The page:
Zolotonosha
Ukraine

This web site is dedicated to the study of Jewish family history in the town of Zolotonosha, now in Ukraine,
but formerly part of the Poltava Province of the Russian Empire.

Alternate names Zolotonosha [Ukr, Rus, Yid], Zołotonsza [Pol] Russian/Ukrainian: Золотоноша..

Location  North bank Dneiper river, Cherkasy Oblast (province) in central Ukraine
49°40′N 32°2′E
85 miles SE of Kyyiv, 16 miles N of Cherkasy

 


1782 City Seal
Zolotonosha Town Page (including map)
KehilaLinks Home Page
Zolotonosher Friends
JewishGen Ukraine Database
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JewishGen Home Page
Ellis Island
Routes to Roots
Useful Links
JewishGen All Poland Database
  History of Zolotonosha
compiled by Boris Belitsky
 
 

Zolotonosha is presently a raion (1) center of the Cherkassy oblast (2) in Ukraine. It is located on the banks of the Zolotonoshka River, a tributary of the Dnieper, not far from the Dnieper itself. Formed in 1923, the Zolotonosha raion was part of the Kiev and Poltava oblasts from 1932 to 1954.

The first written mention of Zolotonosha was in 1576, when this territory belonged to Poland. Its name, meaning a "load of gold" or a "gold carrier", could have originated from the golden glisten of the Zolotonoshka sand, though other legends are known.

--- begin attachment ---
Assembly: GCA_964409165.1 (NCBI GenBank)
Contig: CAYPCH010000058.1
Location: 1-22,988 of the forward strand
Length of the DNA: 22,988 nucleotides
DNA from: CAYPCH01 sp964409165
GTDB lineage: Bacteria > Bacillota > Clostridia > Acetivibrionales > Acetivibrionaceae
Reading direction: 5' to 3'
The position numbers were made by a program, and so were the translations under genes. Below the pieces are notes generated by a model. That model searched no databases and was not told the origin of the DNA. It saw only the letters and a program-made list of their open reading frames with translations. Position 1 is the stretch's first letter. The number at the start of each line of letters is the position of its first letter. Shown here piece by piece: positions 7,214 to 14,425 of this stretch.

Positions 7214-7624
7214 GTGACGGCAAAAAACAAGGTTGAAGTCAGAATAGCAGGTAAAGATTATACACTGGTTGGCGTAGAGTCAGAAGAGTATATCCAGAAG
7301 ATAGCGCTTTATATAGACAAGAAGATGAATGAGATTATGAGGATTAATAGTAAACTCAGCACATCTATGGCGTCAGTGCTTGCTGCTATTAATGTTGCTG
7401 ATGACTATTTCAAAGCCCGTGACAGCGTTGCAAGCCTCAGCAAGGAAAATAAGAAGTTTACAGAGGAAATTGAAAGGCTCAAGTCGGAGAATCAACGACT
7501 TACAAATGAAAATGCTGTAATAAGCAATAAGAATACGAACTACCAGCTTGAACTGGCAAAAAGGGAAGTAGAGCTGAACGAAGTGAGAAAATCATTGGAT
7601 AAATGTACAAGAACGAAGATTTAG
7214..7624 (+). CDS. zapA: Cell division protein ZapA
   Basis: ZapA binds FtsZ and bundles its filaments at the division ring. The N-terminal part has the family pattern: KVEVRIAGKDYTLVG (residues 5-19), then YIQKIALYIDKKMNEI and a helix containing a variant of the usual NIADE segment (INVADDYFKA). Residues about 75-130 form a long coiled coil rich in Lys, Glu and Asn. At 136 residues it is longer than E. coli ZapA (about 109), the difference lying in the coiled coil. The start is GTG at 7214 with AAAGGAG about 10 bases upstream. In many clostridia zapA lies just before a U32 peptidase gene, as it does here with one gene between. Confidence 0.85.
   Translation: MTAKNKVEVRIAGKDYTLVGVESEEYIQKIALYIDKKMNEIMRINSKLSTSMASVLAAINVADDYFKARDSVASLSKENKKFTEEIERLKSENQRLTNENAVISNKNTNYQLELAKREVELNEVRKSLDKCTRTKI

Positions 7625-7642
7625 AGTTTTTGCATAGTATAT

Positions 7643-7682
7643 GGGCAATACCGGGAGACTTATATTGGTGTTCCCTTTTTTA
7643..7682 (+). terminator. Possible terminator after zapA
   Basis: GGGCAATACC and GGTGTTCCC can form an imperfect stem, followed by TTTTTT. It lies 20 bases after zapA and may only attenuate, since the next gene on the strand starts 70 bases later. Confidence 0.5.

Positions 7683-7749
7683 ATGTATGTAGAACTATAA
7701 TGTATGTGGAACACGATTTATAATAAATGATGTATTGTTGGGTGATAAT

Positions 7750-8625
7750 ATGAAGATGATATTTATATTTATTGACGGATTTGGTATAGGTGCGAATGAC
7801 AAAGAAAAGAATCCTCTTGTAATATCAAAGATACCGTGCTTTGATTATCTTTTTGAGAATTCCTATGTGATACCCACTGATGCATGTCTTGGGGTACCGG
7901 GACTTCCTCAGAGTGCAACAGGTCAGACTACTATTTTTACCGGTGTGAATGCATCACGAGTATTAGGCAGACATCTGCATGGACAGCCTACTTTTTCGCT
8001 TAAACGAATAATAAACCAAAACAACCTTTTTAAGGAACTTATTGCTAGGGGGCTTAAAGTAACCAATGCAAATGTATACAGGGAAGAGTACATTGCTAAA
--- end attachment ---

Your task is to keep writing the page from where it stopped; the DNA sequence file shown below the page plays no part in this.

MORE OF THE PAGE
Zolotonoshka-River_map
 

In the early seventeenth century, Zolotonosha was awarded Magdeburg Rights (3); in 1635 the town got its own coat of arms. In the first half of the century, Zolotonosha was the tax collection hub for the Polish magnate J. Wisniowiecki, the owner of vast Ukrainian territories. In 1654, Zolotonosha became part of Russia, and was a squadron seat of the Cherkassy and, later, Pereyaslav regimens.

Almost one-hundred-thirty years later, in 1781, Zolotonosha again received town status, and was also appointed a center of an uyezd (4) in the Kiev namestnichestvo (5). In 1796-1797, Zolotonosha uyezd was transferred to the Malorossiya guberniya (6) and, after the latter was dissolved in 1802, to the newly formed Poltava Guberniya.

According to the middle-eighteenth century laws of Russia, no Jew was allowed to live in the country. Though there is little doubt that Zolotonosha had some Jewish population when it belonged to Poland in the seventeenth century, it is likely that few, if any, Jews resided in Zolotonosha immediately before the Poland partitions and incorporation of the Polish territories into Russia near the end the eighteenth century.

The settlement of Jews in the Kiev namestnichestvo, that included Zolotonosha, was officially allowed only in 1794. According to the statistical tables taken from various sources, 134 and 231 Jews (apparently, only males were counted at the time) resided in Zolotonosha in 1799 and 1803, respectively. During each of these years, 55 and 45 of these Jews, respectively, belonged to the merchant estate. For comparison, 82 members of the Jewish merchant estate were registered in the entire Poltava Guberniya in 1803, 54.9% of these merchants living in Zolotonosha.

 



1811 Census